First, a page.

1/13/23 O&A NYC SHALL WE DANCE FRIDAY: Ancestral Voices- Dianne McIntyre, Romare Bearden and Cecil Taylor

One of Bearden’s early dance collaborations was the modern dance work Ancestral Voices choreographed by Dianne McIntyre and presented by the Alvin Ailey American Dance Theater. At the suggestion of company founder and artistic director Alvin Ailey, Romare Bearden was commissioned to create the visuals for the work which premiered on the Ailey company, May 13, 1977.

Set to a score by jazz great, Cecil Taylor, Ancestral Voices has been described as an African ritual interpreted through the modern dance idiom. The cast included Ailey standouts Estelle Spurlock, Alistair Butler and Dyane Harvey. In addition to the front curtain, Bearden also created a backdrop, and designed the costumes and headpieces.

Bearden was a wonderful storyteller. And enjoyed retelling the story of creating the visuals for Ancestral Voices. Within  those retellings he mentioned how he and his wife Nanette have unsuccessfully tried to retrieve the set and costumes. “They tell us they have just disappeared”, he would simply say.

New York Times dance critic Anna Kisselgoff attended the opening night performance. In a review published the next day on May 14th, 1977, Ms. Kisselgoff reported:

“Ancestral Voices is an abstraction of an African ritual, and the abstract note is obvious from the start in Romare Bearden’s beautiful front curtain of foliage and African forms. The theme of ritual onstage is the world’s four elements – earth, water, air and fire.”

The taping took place on a warm summer evening in Central Park dancer Dyane Harvey added, “I viewed the footage and was gently reminded of the experience of filming Ms. McIntyre’s work during that summer. The cast was comprised of Alistair Butler, Charles Grant, Bernadine Jennings, Dorian Williams and Dianne (McIntyre). As mentioned in the interview we embodied elemental forces against the beautiful backdrop designed and crafted by Romare Bearden. The actual filming process, in the scheme of dance filming, was painless. (Third World Cinema…?) I recall thinking how exhilarating it was to be outside at night performing Dianne’s spirited choreography with so much lavish color and nature surrounding and inspiring us!”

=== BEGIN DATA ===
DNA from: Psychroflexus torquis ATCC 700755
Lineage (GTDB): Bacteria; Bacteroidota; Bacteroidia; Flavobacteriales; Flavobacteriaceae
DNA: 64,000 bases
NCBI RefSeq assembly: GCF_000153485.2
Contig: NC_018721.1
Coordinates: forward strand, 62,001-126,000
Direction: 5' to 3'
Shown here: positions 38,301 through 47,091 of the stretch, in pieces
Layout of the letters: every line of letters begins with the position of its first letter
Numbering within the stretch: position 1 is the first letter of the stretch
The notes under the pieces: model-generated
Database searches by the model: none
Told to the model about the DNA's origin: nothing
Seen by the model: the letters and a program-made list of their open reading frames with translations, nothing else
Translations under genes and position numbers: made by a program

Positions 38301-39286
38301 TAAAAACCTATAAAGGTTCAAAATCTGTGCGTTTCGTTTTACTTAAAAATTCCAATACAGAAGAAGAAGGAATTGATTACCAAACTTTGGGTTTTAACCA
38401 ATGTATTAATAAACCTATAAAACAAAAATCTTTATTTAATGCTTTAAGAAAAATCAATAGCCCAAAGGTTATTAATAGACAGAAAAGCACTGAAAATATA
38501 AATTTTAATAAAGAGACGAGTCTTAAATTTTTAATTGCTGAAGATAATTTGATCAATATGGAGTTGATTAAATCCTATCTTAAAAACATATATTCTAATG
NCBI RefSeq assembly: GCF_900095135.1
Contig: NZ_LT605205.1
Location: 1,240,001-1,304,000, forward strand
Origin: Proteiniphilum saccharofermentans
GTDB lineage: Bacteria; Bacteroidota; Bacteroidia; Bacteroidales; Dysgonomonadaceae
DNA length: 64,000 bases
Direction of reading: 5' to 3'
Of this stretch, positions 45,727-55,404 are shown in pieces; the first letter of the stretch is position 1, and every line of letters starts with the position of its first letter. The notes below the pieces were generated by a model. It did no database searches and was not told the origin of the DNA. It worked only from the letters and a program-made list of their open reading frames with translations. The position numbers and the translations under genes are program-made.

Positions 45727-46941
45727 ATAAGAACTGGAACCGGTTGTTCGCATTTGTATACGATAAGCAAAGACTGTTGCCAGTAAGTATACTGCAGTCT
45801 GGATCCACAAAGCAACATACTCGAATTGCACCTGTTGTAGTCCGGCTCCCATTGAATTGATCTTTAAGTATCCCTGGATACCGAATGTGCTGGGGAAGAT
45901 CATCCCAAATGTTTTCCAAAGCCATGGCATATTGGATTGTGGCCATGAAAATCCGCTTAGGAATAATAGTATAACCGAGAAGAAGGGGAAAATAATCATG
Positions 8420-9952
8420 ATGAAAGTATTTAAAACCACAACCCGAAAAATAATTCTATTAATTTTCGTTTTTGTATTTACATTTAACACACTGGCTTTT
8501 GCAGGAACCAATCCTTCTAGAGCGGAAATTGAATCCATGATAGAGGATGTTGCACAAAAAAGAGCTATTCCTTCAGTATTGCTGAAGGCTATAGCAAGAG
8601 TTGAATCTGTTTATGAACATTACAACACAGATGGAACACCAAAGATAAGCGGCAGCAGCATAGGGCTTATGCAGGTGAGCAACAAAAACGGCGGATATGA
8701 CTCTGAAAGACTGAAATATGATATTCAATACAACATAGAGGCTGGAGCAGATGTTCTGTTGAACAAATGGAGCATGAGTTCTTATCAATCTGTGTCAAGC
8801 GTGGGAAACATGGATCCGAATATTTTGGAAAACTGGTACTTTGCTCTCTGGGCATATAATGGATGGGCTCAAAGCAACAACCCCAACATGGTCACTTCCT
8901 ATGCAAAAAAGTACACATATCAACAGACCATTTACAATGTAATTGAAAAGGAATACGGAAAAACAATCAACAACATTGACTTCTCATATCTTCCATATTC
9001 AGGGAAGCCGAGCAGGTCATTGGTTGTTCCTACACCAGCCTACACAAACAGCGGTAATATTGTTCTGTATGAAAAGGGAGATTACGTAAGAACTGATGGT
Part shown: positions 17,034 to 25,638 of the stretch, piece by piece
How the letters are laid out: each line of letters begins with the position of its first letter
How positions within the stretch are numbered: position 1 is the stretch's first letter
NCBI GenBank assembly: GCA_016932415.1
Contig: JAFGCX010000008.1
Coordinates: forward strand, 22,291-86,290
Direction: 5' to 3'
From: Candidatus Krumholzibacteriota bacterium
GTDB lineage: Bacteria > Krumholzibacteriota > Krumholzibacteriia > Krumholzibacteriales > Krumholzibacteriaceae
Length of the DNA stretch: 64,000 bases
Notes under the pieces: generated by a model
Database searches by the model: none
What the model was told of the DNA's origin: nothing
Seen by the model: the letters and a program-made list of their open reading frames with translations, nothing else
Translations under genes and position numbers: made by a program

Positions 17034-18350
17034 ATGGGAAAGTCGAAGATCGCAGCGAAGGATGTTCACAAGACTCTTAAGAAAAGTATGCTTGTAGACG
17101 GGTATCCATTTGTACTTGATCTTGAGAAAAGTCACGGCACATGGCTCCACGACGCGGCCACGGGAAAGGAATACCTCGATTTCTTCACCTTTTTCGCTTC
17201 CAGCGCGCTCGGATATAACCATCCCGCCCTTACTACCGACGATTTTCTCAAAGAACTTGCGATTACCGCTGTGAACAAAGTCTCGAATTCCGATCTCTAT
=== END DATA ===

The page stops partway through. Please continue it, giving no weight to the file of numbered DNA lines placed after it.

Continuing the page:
Dy

In a recent correspondence with Dianne McIntyre about the collaboration she wrote:

Hello Walter,

Here is a bit of background for you: Yes, Anna Kisselgoff wrote about the piece, which I was very sorry to read. It is a very bad review for a piece that I must say, was not my best work, and unfortunately (for me) because it had the beautiful costumes and sets by Romare Bearden.

Alvin Ailey invited me to do a work and suggested that Romare Bearden could do the costumes. I was very honored by that. In the work the dancers represented the four elements of nature – air, earth, fire and water. Romare created costumes so intriguing, unique, monumental that they looked like his collages come to life. The poster for that year marketing the Ailey brand was Romare Bearden’s rendering of his costume for Fire. A white and red poster – must be a collector’s item today.

Fortunately, a couple of years later, in a film about Romare was a segment I put together of excerpts from the dance. We shot it in Central Park in front of a fountain during one daytime and evening. The gigantic scrim created from a drawing Romare made for the dance was mounted on the lawn and I had the dancers performing in front and behind the scrim. It was a beautiful adventure.

I am grateful to Alvin Ailey that he introduced me to such a master artist. Romare gave me advice, guidance about my journey as an artist and I have always held him in my vision of the highest one can be as an artist. What he created and the way he worked always made me want to be like him – from watching him I say to myself: Stick to your vision, go for it all the way, don’t waiver, produce and practice every day even in the quiet.

Thank you, Romare Bearden.

Ancestral Voices

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